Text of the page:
As choosing creatures, Adam and Eve, representative of all mankind, had a choice between the "tree of life" and the "tree of the knowledge of good and evil." Both trees represented spiritual realities of spiritual life and death.
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Created as a human being with capacity for physiological, psychological and spiritual life-function, man is the highest order of creation. Man was created so that he could express the character of God in a manner that no other creature on earth could do. Endued with the life of the Spirit of God within his capacity for spiritual life, man was intended to allow God to influence his thinking, his affections, and his decisions in order to allow the character of God to be manifested in his external behavior to the glory of God. Love, joy, peace, patience, kindness, goodness... (Gal. 5:22,23) could be evidenced within interpersonal relationships as God was allowed to activate godly behavior in man.
In order for this to take place man would have to exercise the freedom of choice with which he had been created. Only God has absolute "free will" to do anything He pleases (consistent with His character), but only as a choosing creature who could freely determine to receive or not to receive God's character could man have the interpersonal relationship with God and with other men that God intended for man. Man would have to choose to be contingent and dependent upon God in order to derive God's character in his behavior. Man functions by receptivity. He is a faith-creature. He is responsible to choose from which spiritual source He will derive his spiritual condition and behavioral expression who he is, and what he does. That choice of contingency will determine whether man will derive his activation of identity and behavior from the spiritual source of either God or Satan.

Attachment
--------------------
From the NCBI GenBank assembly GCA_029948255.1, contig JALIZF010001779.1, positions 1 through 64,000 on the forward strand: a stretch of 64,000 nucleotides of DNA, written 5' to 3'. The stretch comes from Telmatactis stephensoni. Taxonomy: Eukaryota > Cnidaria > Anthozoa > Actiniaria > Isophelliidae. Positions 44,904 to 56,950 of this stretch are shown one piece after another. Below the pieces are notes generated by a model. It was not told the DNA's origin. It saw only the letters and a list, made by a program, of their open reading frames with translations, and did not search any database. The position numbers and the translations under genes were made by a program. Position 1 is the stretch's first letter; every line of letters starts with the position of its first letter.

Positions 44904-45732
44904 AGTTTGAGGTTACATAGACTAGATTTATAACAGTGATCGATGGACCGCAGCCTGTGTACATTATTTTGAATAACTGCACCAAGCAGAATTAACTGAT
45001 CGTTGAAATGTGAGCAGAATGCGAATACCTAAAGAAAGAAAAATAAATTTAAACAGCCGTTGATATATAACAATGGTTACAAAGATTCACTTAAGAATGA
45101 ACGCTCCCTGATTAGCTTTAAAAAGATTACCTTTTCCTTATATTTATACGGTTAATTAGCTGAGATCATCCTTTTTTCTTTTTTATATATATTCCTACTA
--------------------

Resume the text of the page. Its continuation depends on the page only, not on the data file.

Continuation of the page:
God placed the original man that He had created into a garden in Eden (Gen. 2:8). In that garden God caused trees to grow which were aesthetically pleasing to man and beneficial for physical nourishment. Two trees are specifically mentioned and labeled as the "tree of life" and the "tree of the knowledge of good and evil" (Gen. 2:9). While admitting that these labels are not the botanical designations of class or species, neither do we have to go to the opposite extreme and indicate that these trees are just "myths with a message." These two trees were likely two tangible trees in the garden, designated with particular labels in order to indicate that they represented a dichotomy of choice for mankind, a choice of behavioral expression and spiritual condition. Both trees were located in the middle of the garden (Gen. 2:9; 3:3) in order to focus man's attention upon this choice.